Ghana’s STC loses $3m in Covid- MD hopeful of recovery as revenue losses threaten viability of transport companies
Ghana’s premier Transport Company, STC has seen revenues decline from an average of 5 million a month to 1.5 million cedis between April and August, due to the coronavirus pandemic. The company is spinning wheels and losing millions of cedis despite nationwide reopening’s following covid shutdowns. In total, over 17 million cedis, roughly 3 million dollars of revenue has been lost over the period.
It’s francophone routes, the largest revenue stream which accounts for nearly 50% of the company’s total expected revenue is down this year. STC, which connects rural towns with big cities, spans the regions of Ghana and carries more than 800,000 passengers a year.
While the fifty-five year old company has been through its ups and downs over the years, it is now facing its biggest challenge by trying to keep running routes and staying afloat while the COVID-19 pandemic practically threatens to erode the gains made so far. Like many in the transportation industry, intercity bus companies have seen a huge drop in customers because of the pandemic. It affected ridership not only on scheduled routes, but demand also dried up.
But there’s more, and it is not likely to make the people running STC – or any other public transport authority – feel at ease. “Before the covid, our monthly revenues averaged 5 million cedis, but have reduced to 1.4 million in the peak of the virus. We had two options which was to cut down on staff numbers or increase cost, but none was viable” Managing Director Nana Akomea tells Paakwesiasare.biz.
“In the month of April, we couldn’t work because of the lockdown, so you can imagine but we had to pay salaries”. Akomea stated.
The havoc caused by the coronavirus pandemic has made people feel unsafe about riding public transportation. It is of little wonder that most people did not feel totally comfortable getting on a bus which saw a drastic reduction in the levels of public transportation usage
Several factors, like more people working from home as well as people taking fewer trips than they normally would, given the potential dangers of being out, played into this decrease.
The response by governments, companies and communities over the pandemic has quickly affected our way of life and that of our local, regional and global transportation systems. The speed with which these impacts have been felt is significant as global airlines, national railways and bus systems experienced free-fall declines in customers.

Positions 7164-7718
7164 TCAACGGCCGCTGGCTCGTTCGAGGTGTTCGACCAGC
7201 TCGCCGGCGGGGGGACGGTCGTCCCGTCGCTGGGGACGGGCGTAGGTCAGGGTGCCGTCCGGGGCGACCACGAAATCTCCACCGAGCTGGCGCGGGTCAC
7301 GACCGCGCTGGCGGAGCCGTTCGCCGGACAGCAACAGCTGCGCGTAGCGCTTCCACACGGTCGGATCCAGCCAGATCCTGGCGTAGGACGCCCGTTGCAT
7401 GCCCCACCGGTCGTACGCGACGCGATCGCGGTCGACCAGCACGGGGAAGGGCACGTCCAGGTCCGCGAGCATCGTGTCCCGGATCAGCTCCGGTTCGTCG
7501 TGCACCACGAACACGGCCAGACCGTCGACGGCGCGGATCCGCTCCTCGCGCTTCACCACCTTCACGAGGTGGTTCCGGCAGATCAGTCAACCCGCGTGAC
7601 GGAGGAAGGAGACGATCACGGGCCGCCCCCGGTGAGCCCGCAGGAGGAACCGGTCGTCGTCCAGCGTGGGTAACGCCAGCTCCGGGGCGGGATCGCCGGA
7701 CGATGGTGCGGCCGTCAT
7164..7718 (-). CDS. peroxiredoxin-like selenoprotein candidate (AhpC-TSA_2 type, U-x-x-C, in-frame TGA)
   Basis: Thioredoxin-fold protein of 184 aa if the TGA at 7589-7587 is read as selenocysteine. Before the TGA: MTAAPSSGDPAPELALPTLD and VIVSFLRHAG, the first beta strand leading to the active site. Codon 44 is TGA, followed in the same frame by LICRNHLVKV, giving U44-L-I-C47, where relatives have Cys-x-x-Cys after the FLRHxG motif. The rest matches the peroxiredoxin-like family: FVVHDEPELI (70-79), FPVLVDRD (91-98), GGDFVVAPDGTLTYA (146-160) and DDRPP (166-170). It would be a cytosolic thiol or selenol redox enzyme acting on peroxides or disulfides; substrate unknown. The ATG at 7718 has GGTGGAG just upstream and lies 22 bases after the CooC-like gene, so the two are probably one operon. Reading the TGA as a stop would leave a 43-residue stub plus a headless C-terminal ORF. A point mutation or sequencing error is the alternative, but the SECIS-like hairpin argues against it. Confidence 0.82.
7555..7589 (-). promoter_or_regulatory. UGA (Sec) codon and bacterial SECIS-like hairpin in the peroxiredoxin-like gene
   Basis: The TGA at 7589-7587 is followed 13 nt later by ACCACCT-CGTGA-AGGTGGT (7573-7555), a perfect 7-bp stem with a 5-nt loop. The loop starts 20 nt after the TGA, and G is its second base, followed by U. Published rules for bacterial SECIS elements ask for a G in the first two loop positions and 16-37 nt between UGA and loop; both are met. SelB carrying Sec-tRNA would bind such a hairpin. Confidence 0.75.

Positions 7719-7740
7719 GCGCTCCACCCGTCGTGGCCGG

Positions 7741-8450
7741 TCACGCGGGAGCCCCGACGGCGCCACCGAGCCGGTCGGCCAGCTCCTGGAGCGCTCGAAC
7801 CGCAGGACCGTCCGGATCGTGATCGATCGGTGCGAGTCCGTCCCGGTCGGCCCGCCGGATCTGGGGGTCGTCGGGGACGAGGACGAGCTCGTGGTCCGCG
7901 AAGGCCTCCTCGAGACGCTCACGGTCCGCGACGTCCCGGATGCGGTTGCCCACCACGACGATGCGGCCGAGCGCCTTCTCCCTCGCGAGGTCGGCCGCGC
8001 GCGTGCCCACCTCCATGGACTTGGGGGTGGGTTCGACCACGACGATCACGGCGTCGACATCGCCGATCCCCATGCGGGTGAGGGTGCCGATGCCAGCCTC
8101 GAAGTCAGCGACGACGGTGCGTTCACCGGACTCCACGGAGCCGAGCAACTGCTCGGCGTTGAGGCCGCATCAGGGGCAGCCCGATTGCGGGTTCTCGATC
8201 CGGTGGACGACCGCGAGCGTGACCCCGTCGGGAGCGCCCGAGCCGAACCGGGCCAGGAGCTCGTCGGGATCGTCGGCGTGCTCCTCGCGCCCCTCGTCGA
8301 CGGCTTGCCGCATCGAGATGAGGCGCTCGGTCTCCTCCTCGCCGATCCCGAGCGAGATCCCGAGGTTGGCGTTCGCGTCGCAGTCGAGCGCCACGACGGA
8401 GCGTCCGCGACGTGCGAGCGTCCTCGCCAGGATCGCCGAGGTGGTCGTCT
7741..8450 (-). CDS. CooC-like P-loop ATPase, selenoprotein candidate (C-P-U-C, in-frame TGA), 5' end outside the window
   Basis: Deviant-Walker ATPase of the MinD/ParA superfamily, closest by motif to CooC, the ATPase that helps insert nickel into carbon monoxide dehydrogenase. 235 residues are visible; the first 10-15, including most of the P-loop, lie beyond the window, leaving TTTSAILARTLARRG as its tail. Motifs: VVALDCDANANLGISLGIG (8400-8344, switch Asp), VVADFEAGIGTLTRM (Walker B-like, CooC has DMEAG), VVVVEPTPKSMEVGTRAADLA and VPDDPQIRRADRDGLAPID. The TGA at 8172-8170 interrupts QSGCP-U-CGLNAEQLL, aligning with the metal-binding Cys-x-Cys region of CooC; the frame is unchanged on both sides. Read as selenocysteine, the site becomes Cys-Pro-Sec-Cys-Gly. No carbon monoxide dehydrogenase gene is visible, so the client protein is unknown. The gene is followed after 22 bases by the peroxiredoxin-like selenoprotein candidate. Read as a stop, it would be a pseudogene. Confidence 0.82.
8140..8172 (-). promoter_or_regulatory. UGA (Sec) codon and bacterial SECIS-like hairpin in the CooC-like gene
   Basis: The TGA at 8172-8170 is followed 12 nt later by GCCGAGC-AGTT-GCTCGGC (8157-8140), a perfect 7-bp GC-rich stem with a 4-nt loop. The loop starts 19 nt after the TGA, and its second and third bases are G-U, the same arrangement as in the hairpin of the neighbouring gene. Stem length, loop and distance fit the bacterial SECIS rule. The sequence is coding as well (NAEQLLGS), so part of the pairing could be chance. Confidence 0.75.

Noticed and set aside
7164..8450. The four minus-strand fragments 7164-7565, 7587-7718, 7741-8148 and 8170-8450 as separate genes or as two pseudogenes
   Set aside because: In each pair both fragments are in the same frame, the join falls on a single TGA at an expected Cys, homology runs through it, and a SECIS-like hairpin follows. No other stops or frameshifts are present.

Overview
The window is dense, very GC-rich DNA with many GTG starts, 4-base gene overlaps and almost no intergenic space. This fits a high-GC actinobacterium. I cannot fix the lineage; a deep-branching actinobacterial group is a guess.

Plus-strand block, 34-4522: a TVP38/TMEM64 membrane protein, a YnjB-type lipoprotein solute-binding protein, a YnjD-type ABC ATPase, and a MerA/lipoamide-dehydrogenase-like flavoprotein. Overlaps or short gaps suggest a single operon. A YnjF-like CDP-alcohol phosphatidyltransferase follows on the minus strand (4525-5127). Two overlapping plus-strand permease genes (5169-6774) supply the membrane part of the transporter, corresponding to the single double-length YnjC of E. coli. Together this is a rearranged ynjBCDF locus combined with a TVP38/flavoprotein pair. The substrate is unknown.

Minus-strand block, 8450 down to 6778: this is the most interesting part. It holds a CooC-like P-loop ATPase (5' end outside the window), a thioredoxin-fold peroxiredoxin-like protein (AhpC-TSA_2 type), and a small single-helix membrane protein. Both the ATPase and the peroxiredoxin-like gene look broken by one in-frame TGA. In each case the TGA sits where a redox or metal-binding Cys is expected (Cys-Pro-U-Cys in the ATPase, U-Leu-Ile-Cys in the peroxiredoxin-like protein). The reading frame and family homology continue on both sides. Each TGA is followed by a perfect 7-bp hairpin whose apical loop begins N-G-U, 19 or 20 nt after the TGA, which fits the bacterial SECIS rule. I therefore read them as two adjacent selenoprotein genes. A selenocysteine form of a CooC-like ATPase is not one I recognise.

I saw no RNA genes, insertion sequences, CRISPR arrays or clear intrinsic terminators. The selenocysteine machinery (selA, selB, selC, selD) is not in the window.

The resulting pressure to reduce service or even shut down operations altogether has thrown the systems into worst-case scenarios and un-chartered territory.” The francophone business with lots of movement from Ouagadougou, Cotonou and Benin make up about 100 trips a month and account for 50% of STC’s revenue”. Mr. Akomea says
So with 50% of STC’s revenue cut off due to the closure of Ghana’s land borders, the domestic market revenue also declined by more than half after restrictions were imposed on internal movements.
With vehicles running down the line again after the easing of restrictions, STC is now set on a path to recovery. The company recently took delivery of its new fleet of buses after a temporary cut back on operations in March.
Nana Akomea says they have had to rely on government for support to pay salaries “Government has had to support us – Our wage bill is 1.5 million cedis a month. So, with the monthly 1.4 million cedis our revenues cannot even cover wages”.
Aside that, the company will have to cough up 1.5 million cedis monthly to cater for the cost of fuel.
Intercity bus company services are considered a vital part of the infrastructure that moves people across the country. Often, they operate in areas where there may be no alternative transportation and that is perhaps why the government has taken keen interest in the revival of the state Transport Company.
The Finance Ministry has recently shortlisted 8 companies for financial support including the STC that have been severely hit by the coronavirus. “For now, we have had to work 2 months to pay a month’s salary, even so we also have had to freeze statutory payments including taxes and SSNIT contributions” says Mr. Akomea.
Thankfully, there are things the Nana Akomea led STC is doing to make their riders feel more comfortable and safer getting on board.
Having staff and riders wear masks, using social distancing when getting on and off the bus and restricting the number of people on board are all things that people said would make them more comfortable riding again. Keeping buses clean – and letting riders know what steps are being taken.
Mr. Akomea is hopeful things will soon pick up when the borders are finally opened . For now the number of trips per day has gone up to 16 and revenues are slowly picking up with an average marginal increase to 2.5 million cedis monthly